Auto sector: Speed breakers ahead
3/8/2012 9:00 PM Thursday
A fast growing economy, lower interest rates and a changing demography had been a perfect recipe for the growth of the auto sector. But with two out of these three factors having reversed the sector has been finding itself in a real tight spot. The performance of the sector which was very much dependent on these factors was further exacerbated by a host of other factors such as volatile oil prices which led to higher fuel costs and also by the fact that competition among players was on the rise. Moreover fluctuating commodity prices coupled with a rapidly depreciating rupee also dampened the prospects of a hitherto resurgent auto sector badly. Poor infrastructure has always been a problem for the development of this sector and it continues to be so even today. So where does it go from here? Will it regain its past glory where volumes would drive growth to dizzying heights? Or is the sector staring at a downhill grind from where coming back could be rather painful?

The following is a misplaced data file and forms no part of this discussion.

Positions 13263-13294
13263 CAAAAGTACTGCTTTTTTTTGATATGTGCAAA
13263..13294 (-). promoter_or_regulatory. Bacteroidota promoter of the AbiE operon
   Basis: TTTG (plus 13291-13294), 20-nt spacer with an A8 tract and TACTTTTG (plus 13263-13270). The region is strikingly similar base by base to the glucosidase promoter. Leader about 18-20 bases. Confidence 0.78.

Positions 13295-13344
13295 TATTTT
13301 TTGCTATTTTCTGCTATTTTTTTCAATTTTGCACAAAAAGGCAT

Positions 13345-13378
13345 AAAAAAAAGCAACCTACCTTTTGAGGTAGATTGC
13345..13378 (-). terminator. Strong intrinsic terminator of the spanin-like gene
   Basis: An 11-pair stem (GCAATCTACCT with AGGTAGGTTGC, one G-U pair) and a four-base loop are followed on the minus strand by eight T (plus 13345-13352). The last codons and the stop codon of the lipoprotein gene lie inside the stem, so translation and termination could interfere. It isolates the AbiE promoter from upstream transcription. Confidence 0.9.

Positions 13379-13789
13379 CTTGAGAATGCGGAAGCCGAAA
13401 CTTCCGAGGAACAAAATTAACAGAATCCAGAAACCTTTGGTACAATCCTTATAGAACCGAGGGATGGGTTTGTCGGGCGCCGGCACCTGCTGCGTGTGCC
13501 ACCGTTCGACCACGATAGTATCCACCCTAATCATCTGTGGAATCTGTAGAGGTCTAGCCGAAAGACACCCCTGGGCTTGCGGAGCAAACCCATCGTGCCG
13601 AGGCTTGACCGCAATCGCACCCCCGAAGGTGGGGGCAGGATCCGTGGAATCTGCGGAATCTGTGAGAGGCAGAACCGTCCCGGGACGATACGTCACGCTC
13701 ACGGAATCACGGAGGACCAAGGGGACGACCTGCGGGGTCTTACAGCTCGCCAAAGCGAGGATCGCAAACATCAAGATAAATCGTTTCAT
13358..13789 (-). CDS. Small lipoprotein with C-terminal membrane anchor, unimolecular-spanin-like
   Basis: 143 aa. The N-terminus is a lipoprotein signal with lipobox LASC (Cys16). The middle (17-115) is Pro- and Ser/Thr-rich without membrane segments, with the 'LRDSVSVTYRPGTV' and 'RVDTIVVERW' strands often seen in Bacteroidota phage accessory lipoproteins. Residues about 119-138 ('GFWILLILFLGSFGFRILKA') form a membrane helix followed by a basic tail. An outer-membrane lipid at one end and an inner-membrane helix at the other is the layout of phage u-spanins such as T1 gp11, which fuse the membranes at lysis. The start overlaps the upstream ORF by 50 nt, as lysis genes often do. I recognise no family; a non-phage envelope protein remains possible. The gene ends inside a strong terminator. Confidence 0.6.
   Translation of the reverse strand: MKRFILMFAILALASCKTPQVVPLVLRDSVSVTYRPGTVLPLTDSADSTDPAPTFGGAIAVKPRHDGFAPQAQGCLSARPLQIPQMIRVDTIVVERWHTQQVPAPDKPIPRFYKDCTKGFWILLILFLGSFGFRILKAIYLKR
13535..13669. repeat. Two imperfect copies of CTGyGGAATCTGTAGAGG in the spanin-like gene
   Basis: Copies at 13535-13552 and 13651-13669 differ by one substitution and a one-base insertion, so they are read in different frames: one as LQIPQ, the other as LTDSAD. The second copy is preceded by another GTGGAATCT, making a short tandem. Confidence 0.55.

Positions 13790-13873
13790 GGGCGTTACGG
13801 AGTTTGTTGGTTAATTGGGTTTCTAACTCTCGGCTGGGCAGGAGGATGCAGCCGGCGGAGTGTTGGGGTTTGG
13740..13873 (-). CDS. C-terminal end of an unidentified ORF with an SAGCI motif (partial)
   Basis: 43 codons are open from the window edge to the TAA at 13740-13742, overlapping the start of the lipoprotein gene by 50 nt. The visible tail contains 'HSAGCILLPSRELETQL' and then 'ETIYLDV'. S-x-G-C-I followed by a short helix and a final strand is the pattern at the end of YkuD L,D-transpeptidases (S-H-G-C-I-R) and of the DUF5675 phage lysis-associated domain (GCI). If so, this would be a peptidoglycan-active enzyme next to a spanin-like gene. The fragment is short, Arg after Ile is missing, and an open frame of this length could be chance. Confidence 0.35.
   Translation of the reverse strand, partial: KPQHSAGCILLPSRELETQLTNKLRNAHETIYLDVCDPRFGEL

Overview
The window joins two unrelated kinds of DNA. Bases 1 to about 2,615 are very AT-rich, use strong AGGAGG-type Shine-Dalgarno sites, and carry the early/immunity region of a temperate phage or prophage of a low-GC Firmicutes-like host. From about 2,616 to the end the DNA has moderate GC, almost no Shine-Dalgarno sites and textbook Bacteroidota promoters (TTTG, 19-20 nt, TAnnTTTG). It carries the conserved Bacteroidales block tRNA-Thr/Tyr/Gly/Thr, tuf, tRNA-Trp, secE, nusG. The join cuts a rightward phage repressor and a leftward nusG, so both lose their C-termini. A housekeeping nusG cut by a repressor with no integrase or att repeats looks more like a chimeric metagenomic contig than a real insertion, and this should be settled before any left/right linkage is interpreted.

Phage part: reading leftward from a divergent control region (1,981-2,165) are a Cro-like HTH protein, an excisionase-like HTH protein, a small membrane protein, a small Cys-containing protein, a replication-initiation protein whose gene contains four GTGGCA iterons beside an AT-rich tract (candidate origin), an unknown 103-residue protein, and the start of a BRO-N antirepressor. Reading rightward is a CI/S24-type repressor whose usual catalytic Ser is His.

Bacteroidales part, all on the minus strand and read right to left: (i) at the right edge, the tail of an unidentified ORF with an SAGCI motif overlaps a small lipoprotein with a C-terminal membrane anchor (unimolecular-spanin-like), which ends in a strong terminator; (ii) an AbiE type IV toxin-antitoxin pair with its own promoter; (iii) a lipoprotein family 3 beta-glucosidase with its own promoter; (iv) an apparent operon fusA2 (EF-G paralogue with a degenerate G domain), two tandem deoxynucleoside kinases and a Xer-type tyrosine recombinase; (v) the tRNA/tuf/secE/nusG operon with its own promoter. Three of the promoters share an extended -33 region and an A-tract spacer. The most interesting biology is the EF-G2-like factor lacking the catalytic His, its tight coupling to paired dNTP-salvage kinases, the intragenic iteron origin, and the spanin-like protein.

After recording a scorching pace of growth across various segments, the automobile sector over the past one year or so has been facing several roadblocks as mentioned above. Growth has been slowing down which is evident in the sales trend for 9MFY12. But before we get into where we are headed here is what is happening or rather what has happened in terms of numbers.
This is probably one sub-segment which has been the worst affected. As a whole for 9MFY12, the companies in this segment have sold 1378834 cars as compared to 1410998 cars sold during the same period in the previous year. This translates into a decline of 2.50 per cent.
The total Utility Vehicle (UV) sales for 9MFY12 stood at 256485 as against 227640 in 9MFY11. But this is not the kind of growth one should be enthused about. Moreover the number of players in this segment has gone up. The preference of customers too is seen changing. But does that really mean that this segment alone can propel the fortunes of the auto sector? We think, not so.
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